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Analysis of input functions from different arterial branches with gamma variate functions and cluster analysis for quantitative blood volume measurements

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http://pubman.mpdl.mpg.de/cone/persons/resource/persons84187

Scheffler,  K
Department High-Field Magnetic Resonance, Max Planck Institute for Biological Cybernetics, Max Planck Society;

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Rausch, M., Scheffler, K., Rudin, M., & Radü, E. (2000). Analysis of input functions from different arterial branches with gamma variate functions and cluster analysis for quantitative blood volume measurements. Magnetic Resonance Imaging, 18(10), 1235-1243. Retrieved from http://www.sciencedirect.com/science/article/pii/S0730725X00002198.


Cite as: http://hdl.handle.net/11858/00-001M-0000-0013-E3D6-B
Abstract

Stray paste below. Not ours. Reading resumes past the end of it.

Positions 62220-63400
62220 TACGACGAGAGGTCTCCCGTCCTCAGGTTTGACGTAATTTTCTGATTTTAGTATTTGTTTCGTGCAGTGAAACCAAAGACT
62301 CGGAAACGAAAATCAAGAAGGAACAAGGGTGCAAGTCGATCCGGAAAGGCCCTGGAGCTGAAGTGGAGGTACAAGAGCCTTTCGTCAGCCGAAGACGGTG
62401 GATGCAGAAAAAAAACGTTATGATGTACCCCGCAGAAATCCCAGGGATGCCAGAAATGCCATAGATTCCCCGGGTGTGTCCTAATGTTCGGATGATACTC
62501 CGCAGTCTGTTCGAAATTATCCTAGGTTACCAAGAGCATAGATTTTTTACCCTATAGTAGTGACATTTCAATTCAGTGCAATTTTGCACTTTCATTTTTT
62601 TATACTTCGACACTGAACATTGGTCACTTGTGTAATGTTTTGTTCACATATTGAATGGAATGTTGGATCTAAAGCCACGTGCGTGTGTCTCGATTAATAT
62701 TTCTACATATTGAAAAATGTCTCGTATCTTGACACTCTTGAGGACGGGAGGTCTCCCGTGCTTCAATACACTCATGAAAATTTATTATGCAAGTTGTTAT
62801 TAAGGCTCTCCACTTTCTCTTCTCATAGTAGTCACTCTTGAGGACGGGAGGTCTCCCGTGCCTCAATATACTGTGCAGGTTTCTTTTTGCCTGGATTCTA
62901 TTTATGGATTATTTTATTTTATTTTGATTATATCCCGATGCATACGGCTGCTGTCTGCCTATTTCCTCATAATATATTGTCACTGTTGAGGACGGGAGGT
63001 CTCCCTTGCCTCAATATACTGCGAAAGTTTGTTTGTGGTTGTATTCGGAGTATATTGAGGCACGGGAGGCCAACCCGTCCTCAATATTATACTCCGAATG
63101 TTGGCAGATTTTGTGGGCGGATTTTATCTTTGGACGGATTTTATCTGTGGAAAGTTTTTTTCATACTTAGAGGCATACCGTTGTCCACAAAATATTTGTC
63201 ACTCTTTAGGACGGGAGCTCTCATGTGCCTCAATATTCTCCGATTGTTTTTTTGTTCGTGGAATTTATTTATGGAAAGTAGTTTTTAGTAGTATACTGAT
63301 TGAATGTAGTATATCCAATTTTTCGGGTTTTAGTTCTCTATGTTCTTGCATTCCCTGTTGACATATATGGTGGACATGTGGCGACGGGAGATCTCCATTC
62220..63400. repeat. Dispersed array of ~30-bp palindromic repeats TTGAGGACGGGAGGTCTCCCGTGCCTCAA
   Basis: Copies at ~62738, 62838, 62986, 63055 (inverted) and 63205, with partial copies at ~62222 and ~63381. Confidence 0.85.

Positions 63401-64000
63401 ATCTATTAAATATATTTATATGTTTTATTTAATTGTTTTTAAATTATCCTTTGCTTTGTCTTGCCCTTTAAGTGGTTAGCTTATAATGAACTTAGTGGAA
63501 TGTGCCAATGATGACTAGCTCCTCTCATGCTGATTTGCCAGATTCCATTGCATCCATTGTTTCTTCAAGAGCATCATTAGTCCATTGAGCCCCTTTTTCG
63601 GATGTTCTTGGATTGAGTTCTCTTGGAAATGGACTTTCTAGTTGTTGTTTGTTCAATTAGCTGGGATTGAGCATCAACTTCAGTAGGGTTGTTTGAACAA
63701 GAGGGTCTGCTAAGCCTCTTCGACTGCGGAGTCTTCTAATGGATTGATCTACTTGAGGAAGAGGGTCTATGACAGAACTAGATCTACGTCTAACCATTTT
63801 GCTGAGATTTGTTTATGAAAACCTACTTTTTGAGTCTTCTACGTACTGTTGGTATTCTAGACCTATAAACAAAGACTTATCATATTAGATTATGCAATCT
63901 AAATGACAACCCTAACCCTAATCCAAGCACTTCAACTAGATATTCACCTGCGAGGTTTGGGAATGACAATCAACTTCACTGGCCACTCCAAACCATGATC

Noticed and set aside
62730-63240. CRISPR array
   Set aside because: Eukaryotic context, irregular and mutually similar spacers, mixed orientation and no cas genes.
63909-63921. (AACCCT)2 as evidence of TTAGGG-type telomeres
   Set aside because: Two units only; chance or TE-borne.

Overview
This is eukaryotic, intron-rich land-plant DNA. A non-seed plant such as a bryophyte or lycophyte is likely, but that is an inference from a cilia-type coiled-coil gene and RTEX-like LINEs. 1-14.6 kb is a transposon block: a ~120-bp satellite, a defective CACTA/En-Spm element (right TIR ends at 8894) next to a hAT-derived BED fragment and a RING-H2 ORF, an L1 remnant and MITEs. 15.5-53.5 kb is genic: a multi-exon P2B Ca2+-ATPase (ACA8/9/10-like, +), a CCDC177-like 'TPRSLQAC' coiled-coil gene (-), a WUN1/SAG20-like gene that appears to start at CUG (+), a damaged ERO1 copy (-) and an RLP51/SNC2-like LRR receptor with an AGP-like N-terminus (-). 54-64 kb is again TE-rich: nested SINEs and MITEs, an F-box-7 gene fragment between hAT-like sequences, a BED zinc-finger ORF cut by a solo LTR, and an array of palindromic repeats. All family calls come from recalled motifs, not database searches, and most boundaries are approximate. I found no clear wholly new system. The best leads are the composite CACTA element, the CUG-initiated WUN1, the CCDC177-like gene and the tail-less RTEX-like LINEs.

Regional cerebral blood volume (rCBV) provides valuable information about the nature and progress of diseases of the central nervous system. While relative rCBV maps can be derived directly from dynamic susceptibility contrast data, the arterial input function (AIF) has to be measured for absolute rCBV quantification. For determination of the AIF pixels located completely within a feeding artery must be selected. However, by using a region-of-interest (ROI) based selection some confounding effects can occur, especially if single shot echo planar imaging (EPI) with low spatial resolution is used. In this study we analyzed the influence of partial volume effects and spatial misregistration due to frequency shifts induced by paramagnetic contrast agents. We analyzed AIFs from the internal carotid artery (ICA), the vertebral artery (VA) and the middle cerebral artery (MCA) using gamma variate function based parameterization. The concentration time curves (CTC) of several pixels which were selected on the basis of strong signal drop appeared distorted during the bolus passage. Moreover, the amplitudes of input functions derived from the MCA were smaller by a factor of three as compared to those of the ICA and VA. Simulations revealed that these effects can be attributed to a spatial shift of the vessel along phase-encoding direction during the passage of the bolus. We therefore developed a procedure for a pixel selection based on cluster analysis which classifies pixels according to the parameters of the fitted gamma variate functions. This approach accounted for misregistration of the vessel and yielded very consistent results for a group of normal subjects.